So in the first semi-tiring, semi-high profile BALCO case to go to trial, decidedly grody cyclist Tammy Thomas was found guilty of perjury, obstruction of justice, and promoting a new examination of the word 'bicycle.' Demonstrating that she does not suffer from any sort of steroid-related emotional control issues, after being found guilty she yelled at jurors, "I already had one career taken away from me. Look me in the eye. You can't do it," and to the prosecutor, "Look me in the eye .... You like to destroy people's lives." During the trial, a University of Colorado endocrinologist testified to the existence of all the dreaded and telltale signs of manishness in Thomas. Yuck. I don't want to be so good at anything that I'd allow my body to change so radically, I think. Well...yeah, yeah, I'm sure.
Saturday, April 05, 2008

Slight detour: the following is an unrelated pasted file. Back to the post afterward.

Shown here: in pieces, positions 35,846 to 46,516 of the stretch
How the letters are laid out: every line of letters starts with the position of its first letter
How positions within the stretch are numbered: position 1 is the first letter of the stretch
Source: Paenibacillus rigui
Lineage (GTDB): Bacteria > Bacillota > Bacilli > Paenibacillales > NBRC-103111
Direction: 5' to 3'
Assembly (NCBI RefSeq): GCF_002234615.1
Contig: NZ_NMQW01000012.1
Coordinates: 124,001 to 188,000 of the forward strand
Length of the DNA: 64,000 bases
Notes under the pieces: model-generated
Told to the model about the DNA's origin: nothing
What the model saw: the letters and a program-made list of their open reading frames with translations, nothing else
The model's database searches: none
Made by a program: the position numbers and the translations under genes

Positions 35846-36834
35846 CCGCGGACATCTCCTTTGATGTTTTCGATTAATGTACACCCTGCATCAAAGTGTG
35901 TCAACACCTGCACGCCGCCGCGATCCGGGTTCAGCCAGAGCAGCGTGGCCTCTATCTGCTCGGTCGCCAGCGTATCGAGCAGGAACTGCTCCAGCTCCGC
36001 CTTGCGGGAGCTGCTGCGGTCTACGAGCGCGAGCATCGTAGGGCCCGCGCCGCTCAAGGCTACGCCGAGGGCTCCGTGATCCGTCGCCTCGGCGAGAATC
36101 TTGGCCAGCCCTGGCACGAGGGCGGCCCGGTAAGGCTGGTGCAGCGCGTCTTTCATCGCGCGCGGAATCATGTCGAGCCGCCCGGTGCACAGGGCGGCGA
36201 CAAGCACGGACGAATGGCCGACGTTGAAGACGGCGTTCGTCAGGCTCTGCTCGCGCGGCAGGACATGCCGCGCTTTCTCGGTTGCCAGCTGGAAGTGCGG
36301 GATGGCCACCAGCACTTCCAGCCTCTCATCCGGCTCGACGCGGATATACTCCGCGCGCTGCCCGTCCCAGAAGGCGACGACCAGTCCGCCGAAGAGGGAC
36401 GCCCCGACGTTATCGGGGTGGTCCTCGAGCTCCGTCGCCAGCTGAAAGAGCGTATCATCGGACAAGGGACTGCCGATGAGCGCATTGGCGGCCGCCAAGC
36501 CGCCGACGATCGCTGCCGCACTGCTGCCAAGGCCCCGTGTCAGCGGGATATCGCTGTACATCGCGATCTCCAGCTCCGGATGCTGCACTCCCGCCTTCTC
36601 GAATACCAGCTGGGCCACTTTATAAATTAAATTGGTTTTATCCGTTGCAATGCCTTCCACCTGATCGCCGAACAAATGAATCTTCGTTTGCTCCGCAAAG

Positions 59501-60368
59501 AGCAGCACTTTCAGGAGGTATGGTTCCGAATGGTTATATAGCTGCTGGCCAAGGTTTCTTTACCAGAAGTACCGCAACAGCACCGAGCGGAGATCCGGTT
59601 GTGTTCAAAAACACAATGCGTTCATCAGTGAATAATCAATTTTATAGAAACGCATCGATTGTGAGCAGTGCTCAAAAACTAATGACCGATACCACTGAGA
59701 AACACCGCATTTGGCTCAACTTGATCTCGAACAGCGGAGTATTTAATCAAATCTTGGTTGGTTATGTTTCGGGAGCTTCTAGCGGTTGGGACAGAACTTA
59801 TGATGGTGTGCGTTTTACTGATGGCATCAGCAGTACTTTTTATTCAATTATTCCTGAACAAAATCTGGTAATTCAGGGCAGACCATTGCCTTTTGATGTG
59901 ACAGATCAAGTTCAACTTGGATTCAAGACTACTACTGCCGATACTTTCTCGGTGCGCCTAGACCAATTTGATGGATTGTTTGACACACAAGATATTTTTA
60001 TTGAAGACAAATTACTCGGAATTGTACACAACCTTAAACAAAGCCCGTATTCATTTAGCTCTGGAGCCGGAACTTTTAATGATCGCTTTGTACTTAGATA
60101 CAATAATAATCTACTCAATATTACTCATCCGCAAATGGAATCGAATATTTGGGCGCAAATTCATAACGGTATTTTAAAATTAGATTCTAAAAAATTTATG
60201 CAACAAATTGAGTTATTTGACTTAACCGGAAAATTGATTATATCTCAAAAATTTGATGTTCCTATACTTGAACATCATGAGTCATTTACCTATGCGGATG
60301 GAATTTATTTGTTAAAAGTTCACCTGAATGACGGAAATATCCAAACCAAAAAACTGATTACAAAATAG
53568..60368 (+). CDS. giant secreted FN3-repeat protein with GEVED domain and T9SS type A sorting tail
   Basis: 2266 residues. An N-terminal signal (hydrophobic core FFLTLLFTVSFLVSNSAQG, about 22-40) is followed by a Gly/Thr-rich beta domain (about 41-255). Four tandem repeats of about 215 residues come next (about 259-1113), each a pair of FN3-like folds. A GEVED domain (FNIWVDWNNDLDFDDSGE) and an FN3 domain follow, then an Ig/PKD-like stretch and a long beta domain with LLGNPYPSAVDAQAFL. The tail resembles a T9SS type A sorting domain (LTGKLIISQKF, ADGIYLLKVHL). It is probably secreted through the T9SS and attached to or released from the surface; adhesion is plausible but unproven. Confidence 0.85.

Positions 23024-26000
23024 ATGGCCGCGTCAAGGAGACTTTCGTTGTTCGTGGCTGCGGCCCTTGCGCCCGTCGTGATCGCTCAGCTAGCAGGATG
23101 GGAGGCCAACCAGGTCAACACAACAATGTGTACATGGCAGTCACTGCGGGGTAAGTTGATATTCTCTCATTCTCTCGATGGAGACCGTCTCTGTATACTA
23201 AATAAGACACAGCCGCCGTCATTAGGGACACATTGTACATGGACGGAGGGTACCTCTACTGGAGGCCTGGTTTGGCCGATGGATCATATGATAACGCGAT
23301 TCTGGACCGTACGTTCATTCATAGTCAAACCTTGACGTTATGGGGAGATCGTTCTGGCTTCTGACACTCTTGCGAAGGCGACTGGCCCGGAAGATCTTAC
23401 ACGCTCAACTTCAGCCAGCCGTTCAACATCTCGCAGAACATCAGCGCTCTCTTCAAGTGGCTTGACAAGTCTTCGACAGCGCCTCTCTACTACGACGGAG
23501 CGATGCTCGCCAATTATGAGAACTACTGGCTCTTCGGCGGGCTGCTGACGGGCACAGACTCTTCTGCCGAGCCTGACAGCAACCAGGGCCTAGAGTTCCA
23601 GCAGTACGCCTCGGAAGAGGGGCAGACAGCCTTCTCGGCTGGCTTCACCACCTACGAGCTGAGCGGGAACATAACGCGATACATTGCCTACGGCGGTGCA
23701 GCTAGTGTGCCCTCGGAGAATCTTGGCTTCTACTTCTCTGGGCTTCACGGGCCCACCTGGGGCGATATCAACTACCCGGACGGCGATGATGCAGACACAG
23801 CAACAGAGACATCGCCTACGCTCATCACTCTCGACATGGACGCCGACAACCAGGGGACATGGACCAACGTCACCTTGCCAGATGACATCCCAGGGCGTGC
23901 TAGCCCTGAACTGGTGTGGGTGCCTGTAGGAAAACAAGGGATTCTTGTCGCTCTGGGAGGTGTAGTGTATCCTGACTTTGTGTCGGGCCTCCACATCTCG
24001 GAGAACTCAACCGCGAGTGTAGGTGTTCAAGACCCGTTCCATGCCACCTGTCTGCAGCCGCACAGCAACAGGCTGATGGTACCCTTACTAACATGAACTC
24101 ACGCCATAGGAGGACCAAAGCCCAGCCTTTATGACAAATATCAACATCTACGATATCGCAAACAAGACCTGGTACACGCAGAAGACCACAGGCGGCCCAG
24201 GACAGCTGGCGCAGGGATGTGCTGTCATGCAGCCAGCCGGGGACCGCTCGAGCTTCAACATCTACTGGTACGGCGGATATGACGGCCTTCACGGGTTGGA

Of course a significant reason the Thomas trial has been watched with interest by more than those at VeloNews and Bicycling Magazine is the impact it is expected to have regarding the Barry Bonds perjury trial likely to hit sometime in 2009. This trial at least gave everyone a bit of a heads-up about the thoroughness and effectiveness of the government's evidence and approach to the BALCO umbrella of violation. In this morning's San Francisco Chronicle, Gwen Knapp called the gov't's case against Thomas a "slam dunk," while referring to the Bonds case as a "long three-pointer," reasoning that the Bonds case contains very little actual evidence, even less of which can be corroborated by witnesses. I don't know, really. Who outside of Bonds, his pals, family and the extra-fervent die-hardiest of the Giants' die-hards actually really is interested at this point? The MSM still follow this story because, after all, it is still a story regardless of whether or not baseball fans care any more. But I'm not sure I'm worried about the outcome of the Bonds case, aside from maybe, post-trial saying, "Oh, okay, he was found not guilty," or "Oh, okay, he was found guilty." It all equals a giant...meh.